Thursday, December 16, 2010

Chocolate Babka

Drat. I gifted the outcome of this recipe before I had a chance to photograph it. Curtis was slightly dismayed by the destination of this bread. He had to help finish them (as in, brush with egg glaze, slash the top, and bake) and thought one surely should have been left at home for him. Sadly enough for him, they went as Christmas gifts--one to M's teacher and one to the family we carpool with. As I was wrapping them this morning, I got a little forlorn myself and have now added them to my Christmas morning breakfast menu.

Despite the name and the delicious outcome, if you are comfortable baking bread, you will not find this recipe very difficult. It takes a chunk of time to make, but the hands on time is very short---lots and lots of rising with a little bit of work thrown in here and there.

If you would like to see the recipe step by step with fabulous pictures click here to be taken to the King Arthur Flour Baking Blog (and in case you haven't found it yet, King Arthur Flour website is wonderful!! resource). The recipe has been adapted just slightly to include generic ingredients instead of those products that King Arthur hawks. You don't need to use the espresso powder if you don't have it. However, it makes the chocolate flavor slightly stronger. I have a jar I keep in my freezer and pull out periodically for recipes. Click here for suggestions for substitutions, if you want them.

There's is still time---make this recipe, gift one loaf and enjoy the other.

Chocolate Babka
adapted slightly from King Arthur Flour baking blog: Baking Banter

2 lg eggs
6 1/4 c all purpose flour
1/3 c dry milk powder
2 T instant yeast
1/2 t cinnamon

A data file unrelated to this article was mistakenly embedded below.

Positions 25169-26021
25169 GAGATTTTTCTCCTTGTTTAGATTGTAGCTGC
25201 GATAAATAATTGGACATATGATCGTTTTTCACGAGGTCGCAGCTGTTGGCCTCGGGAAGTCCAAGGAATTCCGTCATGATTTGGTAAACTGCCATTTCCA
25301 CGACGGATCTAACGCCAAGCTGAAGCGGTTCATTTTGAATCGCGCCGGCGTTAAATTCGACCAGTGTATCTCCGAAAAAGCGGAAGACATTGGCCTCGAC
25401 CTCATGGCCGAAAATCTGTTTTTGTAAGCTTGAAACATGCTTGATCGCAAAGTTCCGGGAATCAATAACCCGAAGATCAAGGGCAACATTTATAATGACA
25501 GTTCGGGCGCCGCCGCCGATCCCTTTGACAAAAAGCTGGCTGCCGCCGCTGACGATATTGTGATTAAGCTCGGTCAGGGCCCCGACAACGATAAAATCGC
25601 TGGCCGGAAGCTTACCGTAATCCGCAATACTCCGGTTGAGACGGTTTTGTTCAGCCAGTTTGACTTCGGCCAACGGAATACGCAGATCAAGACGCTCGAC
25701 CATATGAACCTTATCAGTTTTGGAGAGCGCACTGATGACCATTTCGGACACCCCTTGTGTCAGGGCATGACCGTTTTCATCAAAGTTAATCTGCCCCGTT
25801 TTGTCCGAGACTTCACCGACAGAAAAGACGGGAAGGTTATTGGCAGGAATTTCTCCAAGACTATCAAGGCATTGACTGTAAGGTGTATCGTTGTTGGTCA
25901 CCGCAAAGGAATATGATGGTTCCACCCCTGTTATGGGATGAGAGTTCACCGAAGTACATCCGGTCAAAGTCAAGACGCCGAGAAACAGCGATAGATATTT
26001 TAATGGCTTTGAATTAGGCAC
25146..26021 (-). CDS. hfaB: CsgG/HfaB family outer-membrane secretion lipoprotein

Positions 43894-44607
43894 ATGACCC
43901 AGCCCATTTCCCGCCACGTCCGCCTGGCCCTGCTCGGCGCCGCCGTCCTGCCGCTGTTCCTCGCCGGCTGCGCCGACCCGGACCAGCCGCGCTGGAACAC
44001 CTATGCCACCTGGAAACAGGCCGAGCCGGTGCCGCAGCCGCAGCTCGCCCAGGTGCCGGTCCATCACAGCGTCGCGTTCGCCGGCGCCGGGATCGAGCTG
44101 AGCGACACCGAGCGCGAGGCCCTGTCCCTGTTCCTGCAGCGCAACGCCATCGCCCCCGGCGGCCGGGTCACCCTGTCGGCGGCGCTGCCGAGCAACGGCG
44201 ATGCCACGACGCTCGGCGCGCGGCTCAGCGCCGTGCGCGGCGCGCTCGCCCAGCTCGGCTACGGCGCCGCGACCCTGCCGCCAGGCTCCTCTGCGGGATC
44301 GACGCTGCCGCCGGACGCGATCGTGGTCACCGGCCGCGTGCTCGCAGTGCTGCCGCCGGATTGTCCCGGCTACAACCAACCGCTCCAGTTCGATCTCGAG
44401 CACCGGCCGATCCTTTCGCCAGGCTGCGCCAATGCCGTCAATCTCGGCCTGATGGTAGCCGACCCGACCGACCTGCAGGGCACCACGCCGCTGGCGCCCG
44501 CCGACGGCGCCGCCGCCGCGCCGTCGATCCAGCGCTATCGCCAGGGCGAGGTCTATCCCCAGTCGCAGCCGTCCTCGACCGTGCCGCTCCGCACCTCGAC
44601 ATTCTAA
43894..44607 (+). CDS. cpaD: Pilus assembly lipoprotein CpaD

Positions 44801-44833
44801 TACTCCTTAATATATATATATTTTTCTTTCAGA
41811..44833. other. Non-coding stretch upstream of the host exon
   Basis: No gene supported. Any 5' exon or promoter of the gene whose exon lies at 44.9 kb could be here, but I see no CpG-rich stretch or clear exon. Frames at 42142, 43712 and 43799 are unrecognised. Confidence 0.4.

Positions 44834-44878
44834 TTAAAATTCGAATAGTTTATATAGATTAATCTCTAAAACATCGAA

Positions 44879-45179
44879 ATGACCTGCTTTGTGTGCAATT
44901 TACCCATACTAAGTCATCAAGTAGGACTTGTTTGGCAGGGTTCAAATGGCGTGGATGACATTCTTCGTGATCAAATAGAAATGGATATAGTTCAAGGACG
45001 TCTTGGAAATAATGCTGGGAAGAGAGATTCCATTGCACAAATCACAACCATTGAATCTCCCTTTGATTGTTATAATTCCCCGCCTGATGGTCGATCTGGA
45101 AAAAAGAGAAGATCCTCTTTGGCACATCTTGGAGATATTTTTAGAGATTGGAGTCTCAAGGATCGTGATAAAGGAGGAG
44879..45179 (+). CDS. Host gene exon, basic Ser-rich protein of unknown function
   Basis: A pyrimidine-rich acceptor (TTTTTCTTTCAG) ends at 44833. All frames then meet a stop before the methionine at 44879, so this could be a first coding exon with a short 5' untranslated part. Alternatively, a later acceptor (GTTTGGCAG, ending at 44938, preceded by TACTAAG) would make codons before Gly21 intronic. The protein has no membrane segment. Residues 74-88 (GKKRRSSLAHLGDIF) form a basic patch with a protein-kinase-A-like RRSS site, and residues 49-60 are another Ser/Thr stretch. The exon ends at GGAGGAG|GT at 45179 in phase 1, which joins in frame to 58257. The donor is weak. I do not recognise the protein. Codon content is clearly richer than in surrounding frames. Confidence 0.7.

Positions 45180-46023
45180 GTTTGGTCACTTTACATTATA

1/2 c sugar
2 1/2 t salt
10 T butter, at room temperature
1 T vanilla
1 - 1 1/4 c water (depending on humidity and season of where you live. I use 1 1/4 c in the winter)

1/2 c sugar
1/2 t cinnamon
1/3 c cocoa
1/2 t espresso powder (also called instant espresso)
1/4 c melted butter
1 c chocolate chips
1 c chopped pecans (walnuts are fine too--I'm just a pecan type of girl)

Combine eggs, flour, dry milk, yeast, cinnamon, sugar, salt, butter, vanilla and water in a large bowl using an electric mixer fitted with a paddle (basic attachment) until just moistened. Cover with a towel and let the dough rest for 20 minutes, this will make the dough easier to knead. Put the dough hook on the mixer and knead for about 7 minutes (if you prefer, you can do all this by hand), until dough is smooth and soft. The dough will still be very sticky. Transfer to large bowl, cover with plastic wrap and let rise until doubled, 1 - 1 1/2 hours.

Turn the dough onto a lightly greased work surface (some surfaces are fine without grease--I didn't need to anything to my counters and it was fine). Divide the dough into two equal pieces, cover with a towel and let rest. While dough rests, combine the sugar, cinnamon, cocoa, and espresso powder in small bowl. Stir in the melted butter. The mixture will look very oily and rather stiff. Shape each half of the dough into 9 x 18" rectangle (the 18" is approximate, it doesn't need to be exact). Smear each piece of dough with half of the cocoa/butter mixture, coming within an inch of the edge. Sprinkle each half with 1/2 c pecans and 1/2 c chocolate chips. Starting at the short end, roll up the dough gently into a log. Seal the bottom seams and tuck the ends under. Place each log in a greased 9 x 5" loaf pan. Tent with plastic wrap and let rise until they've crowned an inch over the rim of the pan, 2 - 2 1/2 hours.

Just before baking, brush each loaf with an egg glaze (1 egg, beaten). If there are large air bubbles, pop them gently a toothpick. Taking a sharp knife, cut one long vertical slash through the middle of each loaf, cutting through at least 3 layers. This will let the loaf expand straight up instead of blowing out at the sides. Leave the beautiful domed bread just as it is--no cutting necessary.  (It comes out perfectly and presentable uncut).  Bake in an oven preheated to 300 for 35 minutes. After 35 minutes, tent the loaves lightly with foil and bake and additional 15 - 25 minutes (mine only took an extra 15 minutes). To check for doneness, use a meat thermometer to take the internal temp--it should be around 190 degrees. Remove the loaves from the oven, and let cool in pans for 10 minutes. Remove from pans and allow to cool completely.

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